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Shot-putter Barnes awaits court ruling


NEW ORLEANS -- Another day, another court, another controversy for the sport of track and field.

This time, a federal judge is expected to rule by noon today whether to overturn a circuit court judge's decision to let world-record shot-putter Randy Barnes compete in the U.S. Olympic Track and Field Trials.

U.S. District Judge John T. Copenhaver listened to arguments yesterday from Barnes' lawyer, Anne Shaffer, and James Coleman, a Duke University law professor who represents The Athletics Congress.

Coleman said the case doesn't belong in court, it belongs in the administrative appeals process set-up for Barnes to try to overturn his two-year suspension for using steroids.

Barnes last appealed to TAC in April 1991. Shaffer said he didn't run through a series of appeals like suspended 400-meter runner Butch Reynolds because he wouldn't have a fair chance. "The only reason I lost my hearing is that the burden of proof was put on the athlete," Barnes told the Associated Press.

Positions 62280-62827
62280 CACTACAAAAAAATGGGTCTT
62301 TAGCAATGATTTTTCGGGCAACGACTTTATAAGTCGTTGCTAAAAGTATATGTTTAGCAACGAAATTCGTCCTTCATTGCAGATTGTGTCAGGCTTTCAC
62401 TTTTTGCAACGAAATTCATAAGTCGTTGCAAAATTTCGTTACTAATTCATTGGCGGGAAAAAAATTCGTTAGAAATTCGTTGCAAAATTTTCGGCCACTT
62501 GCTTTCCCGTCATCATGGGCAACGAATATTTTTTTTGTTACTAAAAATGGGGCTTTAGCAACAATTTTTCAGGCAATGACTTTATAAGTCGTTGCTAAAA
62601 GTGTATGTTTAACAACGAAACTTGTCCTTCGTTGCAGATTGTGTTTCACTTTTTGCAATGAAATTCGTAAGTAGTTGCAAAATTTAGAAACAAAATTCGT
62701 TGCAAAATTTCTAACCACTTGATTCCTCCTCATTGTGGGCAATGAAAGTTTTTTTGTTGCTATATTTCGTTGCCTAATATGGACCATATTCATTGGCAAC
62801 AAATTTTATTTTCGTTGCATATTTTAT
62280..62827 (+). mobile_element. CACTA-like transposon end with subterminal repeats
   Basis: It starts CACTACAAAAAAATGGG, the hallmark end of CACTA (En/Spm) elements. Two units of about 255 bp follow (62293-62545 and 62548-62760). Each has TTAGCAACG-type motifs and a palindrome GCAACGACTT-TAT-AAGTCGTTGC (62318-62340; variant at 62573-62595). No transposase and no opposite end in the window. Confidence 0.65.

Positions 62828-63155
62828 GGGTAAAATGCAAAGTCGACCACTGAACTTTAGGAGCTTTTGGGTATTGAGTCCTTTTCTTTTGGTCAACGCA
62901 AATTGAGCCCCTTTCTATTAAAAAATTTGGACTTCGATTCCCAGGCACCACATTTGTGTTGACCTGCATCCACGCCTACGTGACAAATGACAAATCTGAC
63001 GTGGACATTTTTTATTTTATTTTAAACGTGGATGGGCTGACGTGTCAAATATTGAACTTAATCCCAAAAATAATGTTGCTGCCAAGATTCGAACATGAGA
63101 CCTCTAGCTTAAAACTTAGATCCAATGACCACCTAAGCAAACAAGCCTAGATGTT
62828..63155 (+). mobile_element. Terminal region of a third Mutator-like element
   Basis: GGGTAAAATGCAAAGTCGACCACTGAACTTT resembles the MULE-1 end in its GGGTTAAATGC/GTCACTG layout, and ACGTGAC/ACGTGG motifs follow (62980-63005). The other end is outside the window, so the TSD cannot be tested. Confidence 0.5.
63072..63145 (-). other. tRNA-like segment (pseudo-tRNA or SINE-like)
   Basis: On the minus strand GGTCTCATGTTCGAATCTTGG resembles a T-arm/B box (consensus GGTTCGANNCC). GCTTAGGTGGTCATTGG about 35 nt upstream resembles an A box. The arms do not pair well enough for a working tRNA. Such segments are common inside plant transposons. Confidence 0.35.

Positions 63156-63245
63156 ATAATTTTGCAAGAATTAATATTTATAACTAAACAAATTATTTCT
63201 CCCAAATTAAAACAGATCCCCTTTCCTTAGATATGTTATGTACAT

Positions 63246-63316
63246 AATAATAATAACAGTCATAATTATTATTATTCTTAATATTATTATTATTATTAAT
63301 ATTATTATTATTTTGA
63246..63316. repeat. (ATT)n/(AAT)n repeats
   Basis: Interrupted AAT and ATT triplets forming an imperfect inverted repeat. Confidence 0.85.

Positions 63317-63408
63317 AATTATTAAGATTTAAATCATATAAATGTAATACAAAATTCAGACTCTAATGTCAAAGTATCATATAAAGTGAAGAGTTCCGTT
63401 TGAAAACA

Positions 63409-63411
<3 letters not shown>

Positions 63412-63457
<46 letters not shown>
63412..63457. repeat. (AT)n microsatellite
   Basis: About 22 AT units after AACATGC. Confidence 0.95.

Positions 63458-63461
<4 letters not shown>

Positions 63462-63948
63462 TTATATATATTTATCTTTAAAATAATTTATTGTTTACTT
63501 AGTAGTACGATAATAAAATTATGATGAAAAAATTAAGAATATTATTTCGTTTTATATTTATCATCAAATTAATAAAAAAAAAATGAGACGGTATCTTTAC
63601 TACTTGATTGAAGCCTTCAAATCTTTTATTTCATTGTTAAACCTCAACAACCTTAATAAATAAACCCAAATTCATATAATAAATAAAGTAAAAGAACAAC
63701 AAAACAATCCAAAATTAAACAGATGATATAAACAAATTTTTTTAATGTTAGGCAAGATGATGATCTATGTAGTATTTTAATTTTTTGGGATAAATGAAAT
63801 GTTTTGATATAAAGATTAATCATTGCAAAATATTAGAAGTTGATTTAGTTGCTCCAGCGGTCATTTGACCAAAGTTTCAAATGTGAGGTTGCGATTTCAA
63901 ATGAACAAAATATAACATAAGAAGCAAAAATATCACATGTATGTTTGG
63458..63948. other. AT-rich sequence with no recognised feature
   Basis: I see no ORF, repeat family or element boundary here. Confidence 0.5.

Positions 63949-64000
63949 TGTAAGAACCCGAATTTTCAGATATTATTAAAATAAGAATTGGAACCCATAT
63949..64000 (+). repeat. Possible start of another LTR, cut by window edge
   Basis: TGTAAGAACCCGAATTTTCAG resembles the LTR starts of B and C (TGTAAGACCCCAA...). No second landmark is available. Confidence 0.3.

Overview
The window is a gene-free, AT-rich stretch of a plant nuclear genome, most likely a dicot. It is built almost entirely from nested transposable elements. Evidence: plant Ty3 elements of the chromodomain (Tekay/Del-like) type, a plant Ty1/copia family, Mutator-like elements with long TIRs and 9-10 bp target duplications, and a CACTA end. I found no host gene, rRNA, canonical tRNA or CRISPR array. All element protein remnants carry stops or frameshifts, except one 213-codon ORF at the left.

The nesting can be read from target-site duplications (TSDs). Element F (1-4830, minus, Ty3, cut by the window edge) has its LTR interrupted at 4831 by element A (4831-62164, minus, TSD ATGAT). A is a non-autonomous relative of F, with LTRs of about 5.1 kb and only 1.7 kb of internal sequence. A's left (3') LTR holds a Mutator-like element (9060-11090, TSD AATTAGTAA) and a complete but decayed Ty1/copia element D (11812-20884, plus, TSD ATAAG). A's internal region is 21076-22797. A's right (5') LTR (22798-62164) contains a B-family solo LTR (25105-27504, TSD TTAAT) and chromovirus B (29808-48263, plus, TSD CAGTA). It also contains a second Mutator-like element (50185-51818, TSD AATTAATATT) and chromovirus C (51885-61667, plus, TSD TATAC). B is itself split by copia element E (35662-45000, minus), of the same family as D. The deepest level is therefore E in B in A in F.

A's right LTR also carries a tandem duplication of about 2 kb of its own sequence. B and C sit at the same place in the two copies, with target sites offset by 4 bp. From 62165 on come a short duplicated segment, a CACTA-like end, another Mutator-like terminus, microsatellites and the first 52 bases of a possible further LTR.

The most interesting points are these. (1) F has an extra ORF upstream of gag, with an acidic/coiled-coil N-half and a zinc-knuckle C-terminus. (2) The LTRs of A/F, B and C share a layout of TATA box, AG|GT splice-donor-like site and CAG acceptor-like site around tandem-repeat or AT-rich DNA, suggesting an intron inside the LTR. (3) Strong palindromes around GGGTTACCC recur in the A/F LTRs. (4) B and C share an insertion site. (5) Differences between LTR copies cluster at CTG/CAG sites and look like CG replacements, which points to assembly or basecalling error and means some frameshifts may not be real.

Earlier this week, Kanawha County Circuit Judge Paul Zakaib Jr. ordered that Barnes be allowed to participate in the shot put trials, which begin tomorrow. He also blocked appeals.

Barnes, a 1988 Olympic silver medalist, was suspended for testing positive for steroids after a meet in Malmo, Sweden, in August 1990.

He told AP that, even if he was given a court order to compete in the trials, he was still a long-shot to make the U.S. team.

"The throwers are stronger this year," he said. "It'll definitely be a situation where it's not going to be handed to me on a silver platter. I'm not throwing as far as I did when I set the record, but I'm throwing over 70 [feet] consistently."

Barnes said he is a victim of an unfair drug-testing system.

"They basically whitewashed the whole thing," he said. "They were not interested in the truth. They simply wanted to put this whole thing behind them as fast as possible."

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